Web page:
Lax Vowels for English Learners

Letter UA bit of phonetics humor made its way into a recent episode of the TV show Modern Family. Gloria, a Spanish-accented character from Colombia, consistently confuses her nephew’s name, ‘Luke,’ with the word ‘look.’ The misunderstanding stems from ‘look’ using a ‘lax vowel’ that the Spanish language lacks (no pun intended). But do native Spanish speakers actually hear ‘Luke’ as ‘look?’

Lax vowels in English are difficult to explain. The two most important of these are the aforementioned ‘oo’ in ‘look’ and the ‘i’ in ‘kit.’* On a very theoretical level, the lax ‘oo’ is pronounced like the ‘oo’ in ‘goose’ but with the tongue slightly more front and lower, while lax ‘i’ is pronounced like the ‘ee’ in ‘fleece,’ with the tongue slightly more back and lower. I use the word ‘theoretical’ because in reality the two vowels cover a large spectrum of possible realizations. (More on that later).

English learners can struggle with the lax vowels, since relatively languages have them. I’ve always wondered, then, what non-English speakers make of this unique vowel category. Does the ‘i’ in ‘kit’ sound more like an ‘ee’ sound or an ‘e’ sound to an Italian, for example? And what about the ‘oo’ in ‘look’ and ‘book?’

A 2008 study published by the Acoustical Society of America** found that Russian and Spanish speakers actually can process the distinction between ‘Luke’ and ‘look,’ but do so differently from natives. Speakers of these two languages use the distinction between the relative length of the ‘u’ in ‘Luke’ compared to the relative shortness of the ‘oo’ in ‘look.’ Quite fascinating, since neither Russian nor Spanish uses length as a way of making distinctions. (Vowel length in both languages is exists primarily on the allophonic level.)

Then there is the question of languages that feature vowels similar to the lax vowels in English, but whose intrinsic ‘meaning’ is somewhat different. Take, for example, standard Italian. The short ‘e’ is arguably quite close to the ‘i’ in American ‘kit.’ (This is why, if you’ve ever watched Giada DeLaurentiis on the Food Network, her meticulously authentic Italian pronunciation of ‘Spaghetti’ sounds awfully close to ‘Spaghitti.’)  Would an Italian hear the American pronunciation of ‘bit’ as something more like ‘bet?’

There are indeed accents of English that either lack one of the lax vowels, or else use a vowel that is considerably less ‘lax.’ Such is the case with Scottish and Northern Irish English, which merge the ‘oo’ in ‘look’ with the ‘oo’ in ‘Luke.’ I can’t think of any native English dialects that outright lack the ‘i’ in ‘kit,’ on the other hand. Although in both the British Midlands and Australia one finds accents where this vowel is close to being a short version of the ‘ee’ in ‘fleece.’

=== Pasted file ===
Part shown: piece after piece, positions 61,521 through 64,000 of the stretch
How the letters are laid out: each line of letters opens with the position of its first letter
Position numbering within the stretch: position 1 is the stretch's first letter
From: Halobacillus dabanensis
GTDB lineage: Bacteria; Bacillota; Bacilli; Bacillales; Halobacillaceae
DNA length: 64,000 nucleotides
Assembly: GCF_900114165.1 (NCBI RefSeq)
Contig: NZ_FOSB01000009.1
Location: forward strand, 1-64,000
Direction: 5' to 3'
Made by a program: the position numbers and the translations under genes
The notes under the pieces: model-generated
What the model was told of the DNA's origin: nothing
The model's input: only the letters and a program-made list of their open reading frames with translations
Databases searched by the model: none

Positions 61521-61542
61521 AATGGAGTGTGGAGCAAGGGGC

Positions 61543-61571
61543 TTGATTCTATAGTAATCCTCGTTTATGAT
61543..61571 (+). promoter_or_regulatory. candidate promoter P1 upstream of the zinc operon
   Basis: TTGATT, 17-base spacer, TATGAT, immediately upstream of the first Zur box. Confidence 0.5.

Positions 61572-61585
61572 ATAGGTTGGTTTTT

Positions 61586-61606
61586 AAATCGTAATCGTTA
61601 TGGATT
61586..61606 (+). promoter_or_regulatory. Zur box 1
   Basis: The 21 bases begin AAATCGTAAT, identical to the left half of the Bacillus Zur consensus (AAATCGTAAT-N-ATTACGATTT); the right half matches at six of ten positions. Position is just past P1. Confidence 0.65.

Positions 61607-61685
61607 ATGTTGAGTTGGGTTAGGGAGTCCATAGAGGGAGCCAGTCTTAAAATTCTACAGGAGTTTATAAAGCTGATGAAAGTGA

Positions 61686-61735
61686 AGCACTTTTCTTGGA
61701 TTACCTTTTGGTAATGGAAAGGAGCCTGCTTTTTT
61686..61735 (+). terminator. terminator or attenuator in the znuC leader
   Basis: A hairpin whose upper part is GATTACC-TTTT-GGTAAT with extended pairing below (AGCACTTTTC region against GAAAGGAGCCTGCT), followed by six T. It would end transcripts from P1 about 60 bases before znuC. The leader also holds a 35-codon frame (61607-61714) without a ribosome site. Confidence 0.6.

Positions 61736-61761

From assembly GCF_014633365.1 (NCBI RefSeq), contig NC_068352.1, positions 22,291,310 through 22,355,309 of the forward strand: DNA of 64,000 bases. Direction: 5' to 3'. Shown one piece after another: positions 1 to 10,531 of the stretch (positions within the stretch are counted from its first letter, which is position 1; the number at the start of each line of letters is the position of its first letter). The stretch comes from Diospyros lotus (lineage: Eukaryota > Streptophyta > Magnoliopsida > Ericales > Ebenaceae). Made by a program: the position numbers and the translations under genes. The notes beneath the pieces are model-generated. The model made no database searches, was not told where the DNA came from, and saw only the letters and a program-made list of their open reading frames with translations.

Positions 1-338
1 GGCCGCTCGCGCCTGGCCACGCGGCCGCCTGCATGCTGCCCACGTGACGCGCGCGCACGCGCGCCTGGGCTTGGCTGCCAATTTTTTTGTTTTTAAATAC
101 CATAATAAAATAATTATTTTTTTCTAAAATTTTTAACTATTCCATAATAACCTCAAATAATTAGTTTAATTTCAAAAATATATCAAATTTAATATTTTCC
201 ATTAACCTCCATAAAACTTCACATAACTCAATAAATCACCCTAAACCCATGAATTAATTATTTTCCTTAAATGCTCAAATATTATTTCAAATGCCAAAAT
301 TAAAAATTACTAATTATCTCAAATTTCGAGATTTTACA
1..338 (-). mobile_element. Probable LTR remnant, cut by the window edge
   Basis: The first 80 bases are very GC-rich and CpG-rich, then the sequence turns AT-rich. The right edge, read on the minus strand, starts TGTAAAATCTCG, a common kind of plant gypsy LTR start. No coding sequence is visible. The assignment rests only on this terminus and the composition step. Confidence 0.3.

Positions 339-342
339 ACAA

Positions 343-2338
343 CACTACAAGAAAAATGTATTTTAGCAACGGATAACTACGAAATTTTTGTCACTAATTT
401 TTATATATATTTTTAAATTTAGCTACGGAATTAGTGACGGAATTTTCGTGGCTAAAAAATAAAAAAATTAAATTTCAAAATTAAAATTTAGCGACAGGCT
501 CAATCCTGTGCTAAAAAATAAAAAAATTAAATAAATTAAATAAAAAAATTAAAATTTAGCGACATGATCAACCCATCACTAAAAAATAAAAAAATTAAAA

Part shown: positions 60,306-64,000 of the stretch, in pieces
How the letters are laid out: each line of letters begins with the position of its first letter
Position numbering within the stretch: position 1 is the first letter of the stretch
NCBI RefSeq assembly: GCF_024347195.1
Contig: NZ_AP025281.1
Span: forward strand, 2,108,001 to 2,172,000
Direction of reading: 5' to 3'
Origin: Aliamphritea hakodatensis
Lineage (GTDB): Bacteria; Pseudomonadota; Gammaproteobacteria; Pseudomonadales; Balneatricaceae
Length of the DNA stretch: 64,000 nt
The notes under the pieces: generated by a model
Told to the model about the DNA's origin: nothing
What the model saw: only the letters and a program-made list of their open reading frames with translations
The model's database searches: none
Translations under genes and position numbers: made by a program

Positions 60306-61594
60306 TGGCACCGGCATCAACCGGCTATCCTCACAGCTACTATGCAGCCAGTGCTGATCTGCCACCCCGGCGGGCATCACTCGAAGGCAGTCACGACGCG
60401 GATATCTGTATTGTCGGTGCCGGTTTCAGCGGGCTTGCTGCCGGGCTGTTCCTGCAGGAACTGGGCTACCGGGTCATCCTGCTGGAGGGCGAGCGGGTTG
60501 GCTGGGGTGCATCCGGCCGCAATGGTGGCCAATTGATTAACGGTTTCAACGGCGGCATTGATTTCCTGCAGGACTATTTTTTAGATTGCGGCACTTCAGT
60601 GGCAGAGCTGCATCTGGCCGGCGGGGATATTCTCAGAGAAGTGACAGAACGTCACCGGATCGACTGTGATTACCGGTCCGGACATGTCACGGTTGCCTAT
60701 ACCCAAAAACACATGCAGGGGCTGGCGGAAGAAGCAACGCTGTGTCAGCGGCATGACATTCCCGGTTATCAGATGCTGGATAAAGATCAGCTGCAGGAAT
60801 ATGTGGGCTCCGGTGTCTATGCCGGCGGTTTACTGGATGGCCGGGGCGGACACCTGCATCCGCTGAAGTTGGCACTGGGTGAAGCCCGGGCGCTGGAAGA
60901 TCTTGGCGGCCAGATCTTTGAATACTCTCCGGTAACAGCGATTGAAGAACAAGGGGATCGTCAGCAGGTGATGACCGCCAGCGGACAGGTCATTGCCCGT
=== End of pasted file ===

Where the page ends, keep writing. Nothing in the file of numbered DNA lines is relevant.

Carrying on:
And speaking of accents, it strikes me that non-English speakers would logically perceive the lax vowels as different depending on the accent they’re listening to.  Linguist Penelope Eckert has posited, for example, that in Northern California English, the ‘oo’ in ‘look’ shifts toward the ‘u’ in ‘luck.’ I can’t see, then, that a Spanish speaker listening to a strongly-accented Californian would immediately see a connection between ‘look’ and ‘Luke.’

Anyone out there whose native accent/dialect lacks short vowels? If so, how do these vowels ‘sound’ to you?

*You’ll read about other vowels being ‘lax’ in English, but this is much more of a grey area.

**Kondaurova, M. V. (2008). The relationship between native allophonic experience with vowel duration and perception of the English tense/lax vowel contrast by Spanish and Russian listeners. J Acoust Soc Am, 124, 3959–3971.


About Ben

Ben T. Smith launched his dialect fascination while working in theatre. He has worked as an actor, playwright, director, critic and dialect coach. Other passions include linguistics, urban development, philosophy and film.
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38 Responses to Lax Vowels for English Learners

  1. Oscar says:

    English learners can struggle with the lax vowels, since relatively languages have them.

    Don’t you mean relatively few languages have them?

  2. Marcus Lira says:

    Anyone out there whose native accent/dialect lacks short vowels? If so, how do these vowels ‘sound’ to you?

    I’m Brazilian, and I can relate to what you said about Italian: “bit” sounds like our /bet/, whereas “beat” sounds like our /bit/. In case you’re wondering, “bet” and “bat” sound the same to our ears… but this is a different topic altogether.

    • Claudia says:

      Yes! And quite an interesting topic indeed!
      I work as a conference interpreter (English Spanish), and get the chills when a Brazilian speaker will be using English for his/her presentation. You have to always keeps in mind this switch of vowels, plus the intruding /i/.

    • boynamedsue says:

      Romanians are the same.

  3. Gianluca says: